Diagnostic Yield of Post-mortem Needle Biopsies and their Spectrum: Experience from a Tertiary Care Hospital EC01-EC04
Dr. Niraj Kumari,
Department of Pathology, Sanjay Gandhi Postgraduate Institute of Medical Sciences, Lucknow, Uttar Pradesh, India.
Introduction: Conventional autopsy provides important information regarding cause of death, clinico-pathological correlation and is a paramount source of learning. Developing countries have low acceptance rates, denial and limited accessibility for conventional autopsy. Needle autopsy has come up as an alternative to conventional autopsy.
Aim: Aim of the study was to analyse postmortem needle biopsies to gauge their utility in lending postmortem diagnosis as well as study its spectrum.
Materials and Methods: This was a retrospective study and includes 334 patients. Different organs sampled were liver, lung, kidney, spleen, brain, heart, testis, lip and nose. Clinical data and histopathology slides were retrieved and reviewed by three pathologists.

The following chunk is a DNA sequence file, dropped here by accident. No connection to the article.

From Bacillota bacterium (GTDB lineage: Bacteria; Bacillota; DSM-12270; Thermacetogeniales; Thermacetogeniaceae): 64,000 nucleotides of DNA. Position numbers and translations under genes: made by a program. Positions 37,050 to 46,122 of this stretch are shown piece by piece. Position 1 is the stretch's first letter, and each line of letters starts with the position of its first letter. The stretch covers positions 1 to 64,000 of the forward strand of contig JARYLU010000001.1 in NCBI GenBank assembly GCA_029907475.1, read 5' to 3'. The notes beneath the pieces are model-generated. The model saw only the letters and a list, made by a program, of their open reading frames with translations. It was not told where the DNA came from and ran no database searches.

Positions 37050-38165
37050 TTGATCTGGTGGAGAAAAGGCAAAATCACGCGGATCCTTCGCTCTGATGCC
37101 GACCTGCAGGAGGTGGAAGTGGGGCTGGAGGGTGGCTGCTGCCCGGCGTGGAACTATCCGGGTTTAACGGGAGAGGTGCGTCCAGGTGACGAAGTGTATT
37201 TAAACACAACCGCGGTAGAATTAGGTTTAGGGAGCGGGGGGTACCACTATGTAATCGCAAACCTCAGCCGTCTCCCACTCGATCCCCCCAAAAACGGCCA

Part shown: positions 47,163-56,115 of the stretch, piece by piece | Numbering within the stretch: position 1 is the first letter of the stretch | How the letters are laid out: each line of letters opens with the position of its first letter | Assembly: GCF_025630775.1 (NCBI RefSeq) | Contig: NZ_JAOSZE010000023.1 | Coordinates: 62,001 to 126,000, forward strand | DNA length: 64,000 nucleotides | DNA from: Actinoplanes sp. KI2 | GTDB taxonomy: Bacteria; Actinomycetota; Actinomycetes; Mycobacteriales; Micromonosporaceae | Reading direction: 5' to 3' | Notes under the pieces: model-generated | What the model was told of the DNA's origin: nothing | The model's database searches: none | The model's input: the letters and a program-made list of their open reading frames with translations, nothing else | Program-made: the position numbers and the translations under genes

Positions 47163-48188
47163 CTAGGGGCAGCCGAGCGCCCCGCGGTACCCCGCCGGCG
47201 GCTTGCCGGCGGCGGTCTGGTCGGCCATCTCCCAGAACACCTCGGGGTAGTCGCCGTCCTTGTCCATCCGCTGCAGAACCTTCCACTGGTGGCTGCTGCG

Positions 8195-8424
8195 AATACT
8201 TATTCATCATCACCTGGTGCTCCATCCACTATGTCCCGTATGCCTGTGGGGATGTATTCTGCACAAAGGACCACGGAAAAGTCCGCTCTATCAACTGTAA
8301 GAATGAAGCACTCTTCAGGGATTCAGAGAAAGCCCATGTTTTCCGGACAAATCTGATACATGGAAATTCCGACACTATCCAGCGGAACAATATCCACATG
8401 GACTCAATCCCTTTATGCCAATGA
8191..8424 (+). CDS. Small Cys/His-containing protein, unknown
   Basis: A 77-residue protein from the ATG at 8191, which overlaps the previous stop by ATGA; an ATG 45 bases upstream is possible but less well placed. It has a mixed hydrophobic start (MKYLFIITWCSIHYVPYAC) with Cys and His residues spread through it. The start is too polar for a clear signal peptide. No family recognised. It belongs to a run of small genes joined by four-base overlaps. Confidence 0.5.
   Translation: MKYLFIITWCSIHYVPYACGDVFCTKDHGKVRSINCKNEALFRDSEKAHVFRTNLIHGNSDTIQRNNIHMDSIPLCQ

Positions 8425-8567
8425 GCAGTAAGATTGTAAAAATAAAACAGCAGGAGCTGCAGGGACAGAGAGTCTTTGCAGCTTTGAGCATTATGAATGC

Results: A total of 428 biopsies were received from 334 patients. Forty five (10.5%) biopsies from different organs were non representative. A definite diagnosis was offered in 304 biopsies with an overall diagnostic yield of 79.4%. Liver and kidney biopsies had the maximum diagnostic yield of 89.2% and 69.2%, respectively and most diagnostic category encountered were multiacinar necrosis and fungal infection respectively. Major disagreement (Class 1 and Class 2) between clinical diagnosis and needle autopsy diagnosis was found to be in 21/334 cases (6.3%), where patient would potentially have survived if the clinical diagnosis had been correct.
Conclusion: Diagnostic dilemma is a wistful part of medical science. Postmortem needle biopsy has an important role in diagnosis making, improvising the quality of academics and patient care. Level of information and diagnostic yields are high with liver and kidney.